Since the Supreme Court rendered its 4-4 split decision in the lawsuit brought by Texas and 25 other states against President Obama’s recent executive order on immigration, the issues at hand continue to be hotly debated by both sides.
Obama’s plan, the Deferred Action for Parents of Americans and Lawful Permanent Residents and Expanded Deferred Action for Childhood Arrivals, would allow millions of undocumented immigrants to work lawfully in the United States.
Last month Obama asked the Supreme Court to reconsider his plan when there is a full complement of justices on the Court. Yet it is unclear if a new administration would keep current policies in place or defer them.
Against this backdrop, the American Bar Association Commission on Immigration will hold a wide-ranging discussion on the immigration debate on Friday during the ABA Annual Meeting in San Francisco. The program, “Controversy Delays Progress: Prospects for Immigration Initiatives in the Next Administration,” will take place from 3:30 to 5 p.m. at the Marriott Marquis Hotel.
The topic has never been more important. The Department of Homeland Security reported in 2013 that an estimated 11.4 million undocumented immigrants were in the U.S. in January 2012, compared to 11.5 million a year earlier.
The panelists acknowledge that the topic of immigration can spark heated debate, often preventing the different sides from coming together to find resolution to their differences.
“We’d like to talk about exactly what can be accomplished, “said Judge Dean Lum of King County Superior Court, who will moderate the panel.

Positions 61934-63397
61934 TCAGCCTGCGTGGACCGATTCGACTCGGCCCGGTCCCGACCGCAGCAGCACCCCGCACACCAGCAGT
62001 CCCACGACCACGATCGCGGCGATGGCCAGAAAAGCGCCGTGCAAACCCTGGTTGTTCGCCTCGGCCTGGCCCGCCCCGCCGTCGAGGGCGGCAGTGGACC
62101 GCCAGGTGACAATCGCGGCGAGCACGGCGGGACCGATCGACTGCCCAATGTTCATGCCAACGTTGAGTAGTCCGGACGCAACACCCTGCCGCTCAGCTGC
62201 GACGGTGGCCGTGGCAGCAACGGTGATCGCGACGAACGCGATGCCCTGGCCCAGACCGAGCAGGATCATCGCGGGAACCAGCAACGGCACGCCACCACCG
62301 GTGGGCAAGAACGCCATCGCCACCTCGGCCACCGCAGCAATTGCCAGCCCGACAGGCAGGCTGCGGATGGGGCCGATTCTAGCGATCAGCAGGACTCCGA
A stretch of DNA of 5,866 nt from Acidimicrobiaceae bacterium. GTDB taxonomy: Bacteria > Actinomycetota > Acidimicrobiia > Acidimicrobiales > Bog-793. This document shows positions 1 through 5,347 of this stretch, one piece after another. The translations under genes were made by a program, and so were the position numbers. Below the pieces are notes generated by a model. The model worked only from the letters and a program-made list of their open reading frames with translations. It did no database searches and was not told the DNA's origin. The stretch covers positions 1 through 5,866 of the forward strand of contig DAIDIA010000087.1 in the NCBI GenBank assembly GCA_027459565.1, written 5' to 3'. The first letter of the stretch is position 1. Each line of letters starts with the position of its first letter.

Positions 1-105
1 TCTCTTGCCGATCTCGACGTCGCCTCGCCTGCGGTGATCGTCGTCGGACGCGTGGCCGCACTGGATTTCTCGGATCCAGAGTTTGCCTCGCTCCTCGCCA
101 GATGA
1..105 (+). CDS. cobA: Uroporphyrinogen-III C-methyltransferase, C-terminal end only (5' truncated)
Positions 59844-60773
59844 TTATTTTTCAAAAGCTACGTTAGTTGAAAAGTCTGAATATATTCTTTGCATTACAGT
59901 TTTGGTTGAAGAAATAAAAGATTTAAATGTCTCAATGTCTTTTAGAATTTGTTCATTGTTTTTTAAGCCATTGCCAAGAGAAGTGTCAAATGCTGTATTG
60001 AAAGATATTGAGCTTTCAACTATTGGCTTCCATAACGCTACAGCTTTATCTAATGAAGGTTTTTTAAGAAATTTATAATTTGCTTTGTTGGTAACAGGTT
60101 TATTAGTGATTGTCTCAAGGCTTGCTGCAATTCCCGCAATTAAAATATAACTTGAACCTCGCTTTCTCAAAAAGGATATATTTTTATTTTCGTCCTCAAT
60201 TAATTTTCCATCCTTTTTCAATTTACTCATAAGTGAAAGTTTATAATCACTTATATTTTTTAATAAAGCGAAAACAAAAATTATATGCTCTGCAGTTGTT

“Clearly there are a lot of issues, but even noncontroversial issues are held hostage in the current environment,” he said. “We’re going to see if we can find some common ground that people can talk about instead of screaming.”
Immigration is not easy to fix, but “some technical fixes to some of the visas might be possible,” said Lum.
In addition to Lum, the panel will include Thomas Saenz, president and general counsel of the Mexican American Legal Defense and Educational Fund in Los Angeles; Denise Gilman, director of the Immigration Clinic at the University of Texas Law School; and Jennifer Shih, attorney at Simmons & Ungar LLP.
Gilman speculated on the potential scenario for DAPA/DACA with a nine-member High Court.
“There is a real possibility that a full Supreme Court might rule in a manner that would allow the program to go forward,” she speculated.
Considering how Hillary Clinton and Donald Trump might tackle immigration, Gilman said that Clinton would likely pursue reform through legislative action.
As for the other side, “Donald Trump has stated that he would end the DACA program and would significantly curb immigration of all kinds,” she said. “It is unclear whether he would really implement such restrictive policies, since they would likely be harmful to the U.S. economy and global competitiveness in science and industry.